If you are a new merchant in ecommerce, you will likely find yourself asking “what’s a chargeback?” at some point. Chargebacks are an unfortunate reality for online merchants, though with the right knowledge and planning, chargebacks can be minimized. A chargeback is happens when a customer disputes a charge with their payment card issuing bank and the bank refunds the transaction to the customer.
Thoroughly understanding the answer to the “what’s a chargeback” question can help a merchant prepare. There are various types of chargebacks, but all have negative consequences for merchants by way of fines, fees, penalties, and damage to a business’ reputation.
If the “what’s a chargeback” question is still perplexing to you, don’t worry. We’ll walk through the different types of chargebacks and how you can avoid them.
“What’s a Chargeback?” Type #1:True Fraud
When evaluating the types of chargebacks, the first term you need to understand is true fraud, or unauthorized use. This happens when bad actors use stolen payment card information to make a purchase and the true cardholder files a chargeback to dispute an unauthorized charge.
This type of chargeback typically occurs as the result of identity theft of card skimming. Fraudsters gain access to a cardholder’s payment card data and use the information to make unauthorized purchases, which the cardholder becomes aware of when reviewing the monthly statement. In some cases, however, unauthorized use could be the result of a family member making a purchase without the actual cardholder’s knowledge. This is a less nefarious type of chargeback, but just as costly for merchants. Simple miscommunication among family members could result in a chargeback that costs the merchant in lost merchandise, shipping fees, and fines incurred by the card networks.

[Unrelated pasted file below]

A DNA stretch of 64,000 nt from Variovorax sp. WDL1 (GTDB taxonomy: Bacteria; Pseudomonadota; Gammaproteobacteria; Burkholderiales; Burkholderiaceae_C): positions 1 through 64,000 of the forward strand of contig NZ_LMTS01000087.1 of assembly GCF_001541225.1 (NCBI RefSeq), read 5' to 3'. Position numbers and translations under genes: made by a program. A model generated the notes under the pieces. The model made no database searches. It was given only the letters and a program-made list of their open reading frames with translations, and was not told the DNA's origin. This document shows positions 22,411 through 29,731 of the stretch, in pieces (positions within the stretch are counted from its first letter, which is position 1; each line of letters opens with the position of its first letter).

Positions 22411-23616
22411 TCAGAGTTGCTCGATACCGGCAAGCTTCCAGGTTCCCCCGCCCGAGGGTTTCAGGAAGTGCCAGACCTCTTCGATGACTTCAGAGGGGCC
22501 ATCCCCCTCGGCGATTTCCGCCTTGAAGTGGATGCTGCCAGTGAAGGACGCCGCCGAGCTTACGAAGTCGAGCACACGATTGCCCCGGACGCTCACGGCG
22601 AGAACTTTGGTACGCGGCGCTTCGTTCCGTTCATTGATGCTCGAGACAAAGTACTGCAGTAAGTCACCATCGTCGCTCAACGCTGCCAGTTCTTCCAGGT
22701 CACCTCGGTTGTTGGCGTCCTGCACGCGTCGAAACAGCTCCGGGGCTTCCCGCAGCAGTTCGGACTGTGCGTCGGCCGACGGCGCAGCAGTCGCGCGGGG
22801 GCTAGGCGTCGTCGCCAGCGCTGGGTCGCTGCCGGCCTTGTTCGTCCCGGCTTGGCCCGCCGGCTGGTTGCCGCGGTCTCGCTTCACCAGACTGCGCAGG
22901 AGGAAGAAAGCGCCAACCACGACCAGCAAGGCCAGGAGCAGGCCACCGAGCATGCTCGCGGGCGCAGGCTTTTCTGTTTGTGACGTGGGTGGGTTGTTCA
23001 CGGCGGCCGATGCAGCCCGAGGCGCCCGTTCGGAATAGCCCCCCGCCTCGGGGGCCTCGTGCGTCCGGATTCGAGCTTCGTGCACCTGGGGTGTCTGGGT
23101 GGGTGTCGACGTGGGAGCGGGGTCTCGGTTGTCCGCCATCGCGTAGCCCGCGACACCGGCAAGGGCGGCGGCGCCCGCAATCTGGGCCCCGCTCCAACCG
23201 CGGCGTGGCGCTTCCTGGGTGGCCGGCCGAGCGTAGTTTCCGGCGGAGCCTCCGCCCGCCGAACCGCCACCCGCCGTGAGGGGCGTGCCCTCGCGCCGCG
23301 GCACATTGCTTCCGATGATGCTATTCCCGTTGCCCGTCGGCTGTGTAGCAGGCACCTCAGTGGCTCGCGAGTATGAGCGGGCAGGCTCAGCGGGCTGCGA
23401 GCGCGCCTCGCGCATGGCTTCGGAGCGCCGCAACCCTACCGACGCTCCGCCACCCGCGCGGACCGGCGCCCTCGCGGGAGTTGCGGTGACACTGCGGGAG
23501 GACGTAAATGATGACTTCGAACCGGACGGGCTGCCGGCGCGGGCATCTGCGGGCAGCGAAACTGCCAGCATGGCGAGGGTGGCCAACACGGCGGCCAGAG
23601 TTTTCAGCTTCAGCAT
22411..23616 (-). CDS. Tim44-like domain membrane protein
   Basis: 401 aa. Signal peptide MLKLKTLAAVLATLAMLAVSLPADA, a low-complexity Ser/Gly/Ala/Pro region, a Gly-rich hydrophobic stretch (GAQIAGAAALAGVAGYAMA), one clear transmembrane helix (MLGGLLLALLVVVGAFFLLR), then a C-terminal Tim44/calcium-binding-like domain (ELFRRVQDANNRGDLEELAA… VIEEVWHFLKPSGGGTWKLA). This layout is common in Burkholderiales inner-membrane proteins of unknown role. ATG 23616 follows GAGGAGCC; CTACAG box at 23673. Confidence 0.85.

“What’s a Chargeback?” Type #2: Friendly Fraud
Friendly fraud is not “friendly” at all. This happens when a customer seeking a refund chooses to bypass the merchant and go directly to the issuing bank in an attempt to achieve the desired outcome. This can occur if a merchant has a confusing or “unfair” return/refund policy—or if the merchant has no refund policy at all.
After receiving the product, some customers may claim that they were unaware of the purchase or say that they never received the product or say that they returned the product without receiving credit for their return. Simply put, the customer could be looking to use the product or service without paying for it.
In these cases, customers claim they never received the product or were unaware of the purchase, even after receiving the merchandise. In some cases, a customer may claim they returned the product and did not receive a credit for it. This can happen with digital services as well. Regardless of the type of purchase, the customer is seeking to defraud the merchant through dishonest means.
This type of chargeback can be combated by having clear returns and refund policies that are clearly listed on the website. Having excellent shipment tracking and delivery confirmation that requires a signature can also aid in avoiding and/or fighting these types of chargebacks.
Tips for Preventing Chargebacks
- Use Proper Authorization Protocol: When processing card-not-present (CNP) transactions, use AVS and CVV2 to confirm the purchaser’s identity. Protocol like 3D Secure 2.0 can add an extra layer of security to online transactions and cut down on chargebacks.
- Make Sure the Billing Descriptor Is Clear: Many disputes happen because of confusion or miscommunication. Merchants can eradicate these types of chargebacks by using clear billing descriptors, which include the merchant name (DBA) and other details that identify your business. When the customer checks their card statement after making a purchase with you, there will be less confusion about when or with whom the purchase was made
- Clearly Present T&Cs and Policies: Having clearly articulated and posted terms & conditions, return policies and refund policies can cut down on chargebacks.
- Optimize Customer Service: Merchants should have properly staffed customer service phone lines that minimize wait times. Allowing customers to contact by email can be beneficial as well—so long as emails are promptly (within 24 hours) returned. Also consider implementing chat lines to quickly address customer issues.
- Work With a Reputable Payment Processor: Working with a trusted payment processor that offers consultative services regarding chargeback management can save merchants hundreds of thousands of dollars in the long run. Having a chargeback prevention plan—and a chargeback management strategy—is essential to guarding hard-earned profits from true and friendly fraud.